The ongoing global rush to explore for new sources of hydrocarbons is fueled by higher prices. That's contributed to hectic activity at companies that make high-tech geological maps of geological formations that can hold crude oil and natural gas. In an instant, dynamite blasts can send seismic waves below ground--as sensors record their activity. Companies like Dawson Geophysical, Schlumberger and Petroleum Geo-Services that do such high-tech geological mapping. Finding and gaining access to new reservoirs is an increasingly difficult task, taking oil companies into deeper waters and rugged, more intricate terrain. Houston-based Schlumberger says advancements in its seismic technology allow it to provide more detailed images in a shorter period. That, in turn, allows oil companies to develop more difficult, and sometimes smaller, reservoirs. Experts better technology has opened areas for exploration in places like West Texas that previously, because of complicated formations, weren't always conducive to seismic searches.
Retail sales rose in March at the fastest clip in three months as warmer weather and an early Easter put consumers in a buying mood. These sales increased seven-tenths of one percent in March, up from an upwardly revised five-tenths gain in February. Easter came eight days earlier than last year, and the weather in March was an improvement from February, which had been colder than usual. In another report, the Commerce Department says that businesses boosted their inventories on shelves and back lots by three-tenths percent in February, the biggest gain in five months. The increase came after an extended period when businesses have tried to trim their overhang of unsold items in the face of weaker-than-expected sales.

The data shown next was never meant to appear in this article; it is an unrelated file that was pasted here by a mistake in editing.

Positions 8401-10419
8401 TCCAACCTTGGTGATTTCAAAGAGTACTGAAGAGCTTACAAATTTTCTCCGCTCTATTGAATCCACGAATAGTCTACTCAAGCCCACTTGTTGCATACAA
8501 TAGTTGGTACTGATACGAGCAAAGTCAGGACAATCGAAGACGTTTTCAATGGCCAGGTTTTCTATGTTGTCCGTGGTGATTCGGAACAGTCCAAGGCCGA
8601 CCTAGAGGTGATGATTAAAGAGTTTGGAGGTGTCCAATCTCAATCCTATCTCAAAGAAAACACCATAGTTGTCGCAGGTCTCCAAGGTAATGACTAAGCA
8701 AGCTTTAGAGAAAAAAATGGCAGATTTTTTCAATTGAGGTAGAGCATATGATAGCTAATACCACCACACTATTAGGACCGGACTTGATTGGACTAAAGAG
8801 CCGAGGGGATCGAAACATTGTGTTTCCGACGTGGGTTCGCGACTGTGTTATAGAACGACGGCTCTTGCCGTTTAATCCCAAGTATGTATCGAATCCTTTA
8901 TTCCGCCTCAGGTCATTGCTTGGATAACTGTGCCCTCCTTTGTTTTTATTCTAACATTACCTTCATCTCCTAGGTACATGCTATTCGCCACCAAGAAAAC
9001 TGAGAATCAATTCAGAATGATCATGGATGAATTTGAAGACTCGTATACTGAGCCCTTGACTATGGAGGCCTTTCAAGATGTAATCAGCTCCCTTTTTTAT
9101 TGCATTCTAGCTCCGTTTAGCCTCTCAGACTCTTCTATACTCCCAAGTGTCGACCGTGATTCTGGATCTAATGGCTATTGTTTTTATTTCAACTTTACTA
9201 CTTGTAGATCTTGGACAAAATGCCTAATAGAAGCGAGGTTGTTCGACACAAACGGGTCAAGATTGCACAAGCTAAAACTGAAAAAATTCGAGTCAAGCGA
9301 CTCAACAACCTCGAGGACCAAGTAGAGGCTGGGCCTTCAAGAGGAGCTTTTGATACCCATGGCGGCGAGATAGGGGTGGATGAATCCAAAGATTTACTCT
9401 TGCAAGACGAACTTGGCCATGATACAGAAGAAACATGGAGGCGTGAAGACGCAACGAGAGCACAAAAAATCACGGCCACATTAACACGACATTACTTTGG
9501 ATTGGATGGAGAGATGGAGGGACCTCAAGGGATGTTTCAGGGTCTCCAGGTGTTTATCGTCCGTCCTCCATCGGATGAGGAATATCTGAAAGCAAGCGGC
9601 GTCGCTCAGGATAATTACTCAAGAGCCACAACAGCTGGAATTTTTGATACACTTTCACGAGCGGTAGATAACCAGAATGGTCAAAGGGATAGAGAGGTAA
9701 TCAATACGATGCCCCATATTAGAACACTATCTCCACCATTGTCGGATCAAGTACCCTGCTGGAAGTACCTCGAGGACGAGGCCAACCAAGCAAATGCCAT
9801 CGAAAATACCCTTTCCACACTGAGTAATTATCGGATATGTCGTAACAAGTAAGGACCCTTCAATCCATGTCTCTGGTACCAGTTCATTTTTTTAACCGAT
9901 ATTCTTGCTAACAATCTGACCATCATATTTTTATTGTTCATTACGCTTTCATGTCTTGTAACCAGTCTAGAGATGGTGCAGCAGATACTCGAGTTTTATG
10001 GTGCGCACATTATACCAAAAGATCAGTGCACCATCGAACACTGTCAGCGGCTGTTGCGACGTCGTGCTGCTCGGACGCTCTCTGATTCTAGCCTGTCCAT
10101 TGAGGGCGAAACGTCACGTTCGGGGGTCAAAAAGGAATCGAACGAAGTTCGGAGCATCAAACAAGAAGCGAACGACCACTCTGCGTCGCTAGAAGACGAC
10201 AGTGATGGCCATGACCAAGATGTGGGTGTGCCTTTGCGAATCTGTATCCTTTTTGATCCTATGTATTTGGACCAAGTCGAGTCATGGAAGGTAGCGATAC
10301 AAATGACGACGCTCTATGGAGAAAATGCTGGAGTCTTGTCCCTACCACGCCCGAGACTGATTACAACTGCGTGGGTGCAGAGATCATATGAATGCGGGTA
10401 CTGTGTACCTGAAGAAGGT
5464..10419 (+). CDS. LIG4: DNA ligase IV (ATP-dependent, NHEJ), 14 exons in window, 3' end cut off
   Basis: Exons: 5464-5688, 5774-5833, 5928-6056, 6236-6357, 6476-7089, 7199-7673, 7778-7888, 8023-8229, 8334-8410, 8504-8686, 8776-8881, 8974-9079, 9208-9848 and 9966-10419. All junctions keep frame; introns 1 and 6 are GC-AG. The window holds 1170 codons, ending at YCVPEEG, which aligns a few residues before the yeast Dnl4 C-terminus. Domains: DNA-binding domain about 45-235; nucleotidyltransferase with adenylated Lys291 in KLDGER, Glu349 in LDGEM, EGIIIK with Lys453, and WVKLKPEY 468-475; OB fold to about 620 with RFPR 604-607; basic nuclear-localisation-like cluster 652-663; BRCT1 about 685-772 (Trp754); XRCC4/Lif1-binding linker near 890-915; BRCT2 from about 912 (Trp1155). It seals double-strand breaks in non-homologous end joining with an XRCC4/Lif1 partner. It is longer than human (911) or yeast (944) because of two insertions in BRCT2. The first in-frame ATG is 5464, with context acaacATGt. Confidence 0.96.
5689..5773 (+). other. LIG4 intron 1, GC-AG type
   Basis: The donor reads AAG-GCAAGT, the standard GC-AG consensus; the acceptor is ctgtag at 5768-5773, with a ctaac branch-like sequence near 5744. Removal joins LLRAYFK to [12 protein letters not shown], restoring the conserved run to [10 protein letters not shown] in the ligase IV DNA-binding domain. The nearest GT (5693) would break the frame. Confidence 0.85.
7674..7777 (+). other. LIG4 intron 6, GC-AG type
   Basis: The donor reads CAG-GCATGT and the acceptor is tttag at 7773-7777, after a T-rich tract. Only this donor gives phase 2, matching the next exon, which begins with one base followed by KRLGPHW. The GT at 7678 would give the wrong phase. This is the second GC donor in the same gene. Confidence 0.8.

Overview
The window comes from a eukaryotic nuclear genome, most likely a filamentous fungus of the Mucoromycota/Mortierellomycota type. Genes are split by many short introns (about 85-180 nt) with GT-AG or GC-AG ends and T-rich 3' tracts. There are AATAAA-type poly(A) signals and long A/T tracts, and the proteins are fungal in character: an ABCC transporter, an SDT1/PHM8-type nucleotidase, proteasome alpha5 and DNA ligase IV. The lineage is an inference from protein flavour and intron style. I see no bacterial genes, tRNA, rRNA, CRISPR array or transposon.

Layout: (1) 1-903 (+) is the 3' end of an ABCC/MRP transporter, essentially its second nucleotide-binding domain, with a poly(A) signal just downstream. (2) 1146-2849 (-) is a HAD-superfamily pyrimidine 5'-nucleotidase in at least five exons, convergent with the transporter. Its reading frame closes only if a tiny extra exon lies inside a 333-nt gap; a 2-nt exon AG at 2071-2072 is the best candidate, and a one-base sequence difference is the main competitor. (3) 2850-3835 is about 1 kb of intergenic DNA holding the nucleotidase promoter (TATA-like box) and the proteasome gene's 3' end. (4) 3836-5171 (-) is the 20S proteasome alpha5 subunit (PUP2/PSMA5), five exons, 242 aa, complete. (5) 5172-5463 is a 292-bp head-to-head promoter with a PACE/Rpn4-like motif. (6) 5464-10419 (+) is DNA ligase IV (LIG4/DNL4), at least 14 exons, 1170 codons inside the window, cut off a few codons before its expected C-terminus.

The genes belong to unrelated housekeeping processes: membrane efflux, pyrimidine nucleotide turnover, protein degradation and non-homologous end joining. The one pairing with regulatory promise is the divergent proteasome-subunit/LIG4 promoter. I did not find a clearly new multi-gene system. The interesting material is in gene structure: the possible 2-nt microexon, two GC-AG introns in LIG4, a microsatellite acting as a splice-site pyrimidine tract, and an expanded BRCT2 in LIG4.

The nation's largest student lender, Sallie Mae, has agreed to be sold to a group of private investors for roughly $25 billion. The deal comes as the college loan industry faces increased scrutiny from regulators. The group, led by private-equity firm J.S. Flowers and Company, will pay $60 a share for the Reston, Virginia-based SLM Corporation, commonly referred to as Sallie Mae. The sale price represents a nearly 50 percent premium for Sallie Mae's previously sagging stock before takeover rumors emerged late last week. SLM shares are surging on the New York Stock Exchange on the buyout news. Sallie Mae is by far the largest school lender, originating more than $23 billion in student loans last year, many of them federally subsidized. Last week, Sallie Mae settled with New York Attorney General Andrew Cuomo over the company's business practices, agreeing to pay $2 million to a student loan education fund. It will also no longer pay travel and entertainment expenses for university officials or send its employees to work for free in campus financial aid offices.